3.3. Algorithm and Error Function Used for Training

For the above conditions, twenty training algorithms were tested. The Conjugate gradient backpropagation with Polak-Ribiere updates training algorithm was set because of the output SNR obtained, the limited number of iterations and the speed of convergence.

So far, the Mean Squared Error function has been used for the training algorithms. Under the conditions of the previous section, including the mentioned training algorithm, the effect of the error function was analysed. There are four functions available: mean squared error, mean absolute error, sum squared error and sum absolute error. The error function is not critical for the training; despite this, the Mean Squared Error function is used for the small improvement for low input SNR. Figure 11 shows the training window, which also details this architecture.

3.4. The Observation Interval Duration

In this section the effect of the size of the observation interval is analysed. The rest of the parameters have the same configuration of the previous section. For this purpose 10 samples per bit are taken, the sampling frequency is 10 kHz and the training SNR is +10 dB. The number of samples processed by the TDNN is varied between 1 and 20. The best result is for 10 processed samples. Figure 12 shows the testing SNR for 8, 10 and 12 processed samples, respectively.

These simulations justify the use of an observation interval of Tb seconds. Obviously, if less than 10 samples per bit are taken the system is deteriorated, the performance can be improved by increasing the sampling frequency, but this can be a design constraint.

If the observation interval is longer than Tb seconds, when the last arrived sample coincides with the beginning of a bit then the two previous bits are being processed. The last received sample should force the decision in the TDNN output. In this case, the older bit is an unnecessary input for the system. For a fixed number of samples processed, if the observation interval is smaller than a bit duration (Tb seconds) then the sampling frequency is increased, but this can be a design constraint.

3.5. Signal to Noise Relation for Training

The noise power is one of the most important parameters in the TDNN design. It was tested by sweeping the training SNR from −5 dB to +20 dB in 1 dB steps. Afterwards, the testing SNR was varied from −5 to +20 dB in 0.5 dB steps for each training SNR. In Figure 13 the curves for different training SNR are shown. It underscores the importance that:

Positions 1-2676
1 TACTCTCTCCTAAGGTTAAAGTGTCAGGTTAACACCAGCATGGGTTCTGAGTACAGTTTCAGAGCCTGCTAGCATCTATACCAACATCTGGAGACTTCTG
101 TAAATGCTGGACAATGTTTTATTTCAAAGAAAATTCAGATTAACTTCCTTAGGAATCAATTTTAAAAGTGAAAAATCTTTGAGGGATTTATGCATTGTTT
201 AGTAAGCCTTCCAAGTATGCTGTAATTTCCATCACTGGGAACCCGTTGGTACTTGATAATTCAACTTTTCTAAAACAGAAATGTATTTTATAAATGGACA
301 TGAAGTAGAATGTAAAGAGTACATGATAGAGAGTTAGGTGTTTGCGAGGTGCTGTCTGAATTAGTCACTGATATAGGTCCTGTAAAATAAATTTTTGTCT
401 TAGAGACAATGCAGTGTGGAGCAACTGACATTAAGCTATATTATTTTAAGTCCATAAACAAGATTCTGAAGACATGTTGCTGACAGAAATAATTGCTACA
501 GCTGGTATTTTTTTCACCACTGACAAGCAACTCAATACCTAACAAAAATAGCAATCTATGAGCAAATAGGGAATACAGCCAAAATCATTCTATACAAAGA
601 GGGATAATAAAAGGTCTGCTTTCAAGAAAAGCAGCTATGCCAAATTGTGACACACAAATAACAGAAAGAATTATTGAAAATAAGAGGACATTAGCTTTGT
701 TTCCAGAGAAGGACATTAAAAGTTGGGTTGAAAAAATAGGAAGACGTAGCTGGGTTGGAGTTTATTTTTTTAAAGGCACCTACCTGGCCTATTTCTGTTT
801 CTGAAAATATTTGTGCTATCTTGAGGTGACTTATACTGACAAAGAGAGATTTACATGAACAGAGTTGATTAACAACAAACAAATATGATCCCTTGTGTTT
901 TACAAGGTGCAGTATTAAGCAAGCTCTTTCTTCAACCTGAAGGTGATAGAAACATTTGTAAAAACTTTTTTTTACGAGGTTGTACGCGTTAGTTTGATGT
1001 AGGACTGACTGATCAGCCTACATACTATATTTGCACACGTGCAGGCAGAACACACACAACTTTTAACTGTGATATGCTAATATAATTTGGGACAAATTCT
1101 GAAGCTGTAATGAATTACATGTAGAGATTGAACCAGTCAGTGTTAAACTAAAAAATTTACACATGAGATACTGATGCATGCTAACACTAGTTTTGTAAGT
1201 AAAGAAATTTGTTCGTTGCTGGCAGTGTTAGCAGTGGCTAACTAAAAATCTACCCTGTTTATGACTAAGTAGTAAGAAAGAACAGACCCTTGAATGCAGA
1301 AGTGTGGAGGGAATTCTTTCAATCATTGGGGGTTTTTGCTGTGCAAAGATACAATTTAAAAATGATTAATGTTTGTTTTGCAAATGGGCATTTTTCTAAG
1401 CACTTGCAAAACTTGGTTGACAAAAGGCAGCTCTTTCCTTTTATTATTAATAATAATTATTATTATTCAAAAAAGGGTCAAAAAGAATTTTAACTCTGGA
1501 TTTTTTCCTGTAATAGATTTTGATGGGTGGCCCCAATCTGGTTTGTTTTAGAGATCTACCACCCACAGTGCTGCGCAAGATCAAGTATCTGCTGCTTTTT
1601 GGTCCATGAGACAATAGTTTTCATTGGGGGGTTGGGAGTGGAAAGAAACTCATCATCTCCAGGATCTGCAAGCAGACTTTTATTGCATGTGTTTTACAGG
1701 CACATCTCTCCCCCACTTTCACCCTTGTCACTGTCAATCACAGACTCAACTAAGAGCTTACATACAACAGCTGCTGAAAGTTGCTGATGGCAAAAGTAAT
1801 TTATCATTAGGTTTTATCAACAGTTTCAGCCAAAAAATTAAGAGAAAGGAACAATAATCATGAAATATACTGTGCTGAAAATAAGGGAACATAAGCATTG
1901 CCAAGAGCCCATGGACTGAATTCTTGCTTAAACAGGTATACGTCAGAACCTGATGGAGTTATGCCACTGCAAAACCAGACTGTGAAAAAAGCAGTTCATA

• Training with −5 dB causes the best testing SNR for −5 dB,

  • Training with 0 dB causes the best testing SNR for 0 dB,

  • Training with +5 dB causes the best testing SNR for +5 dB,

  • Training with +10 dB causes the best testing SNR for +10 dB,

  • Training with +15 dB causes the best testing SNR for +15 dB,

  • But training with +20 dB does not cause the best testing SNR for +20 dB; in fact, the best testing SNR for +20 dB is for +15 dB training SNR.

If the training SNR is less than −5 dB the training does not converge, it is too much noise. Above +15 dB for training SNR suffers a relaxing process, there is very little noise. A criterion for fixing the training SNR which produces the greatest output SNR for an input SNR, or for an input SNR range could be set. Hereafter, we will try to find the optimal training SNR with the criterion of having maximum output SNR with low input SNR; furthermore, the output SNR will be greater than the input SNR for all the range. Figure 14 shows the output SNR for training SNR from +6 dB to +10 dB in 1 dB steps. With the mentioned criterion, the optimal training SNR is +7 dB.

3.6. Summary of the Design

The objective is to design an equalizer using a TDNN for:

  • 1 kbit/s data binary rate,

  • the signal received is unipolar NRZ with AWGN,

  • 10 samples per bit are taken, so the sample frequency is 10 kHz.

The TDNN has been designed with the following parameters:

  • +7 dB for the training SNR,

  • a observation interval of 10 samples,

  • one hidden layer with one neuron,

  • Linear Transfer Function in the hidden layer,

  • one neuron in the output layer,

  • Satlin Transfer Function for the output neuron,

  • initially, 1,000 bits were used (80% for training, 10% validation and 10% for testing),

  • conjugate gradient backpropagation with Polak-Ribiere updates training algorithm was used,

  • Mean Squared Error function for training.

Finally the TDNN was checking:

  • with testing SNR from −5 dB to +20 dB in 0.5 dB steps,

  • 1,000 bits were simulated for each SNR value.

The solution obtained was subjected to a second round of parameter variations to see if the solution obtained is local. The sweep was done in the same and reverse order, that is, if changing a parameter can improve the system. By varying the parameters the same solution was obtained.

3.7. Stability Band

The TDNN architecture with associated parameters has been reached, but each time it is trained different coefficients are obtained (weights and bias), these coefficients produce similar but not identical curves. That is, variations may occur between TDNNs obtained with the same training SNR. This is because each training session has different initialization of the algorithm. In addition, every training session uses different data and noise signals; although, the values of its parameters: power, statistics features, etc., are held. The stability band can be defined as the zone where it can be ensured that most TDNN curves fit.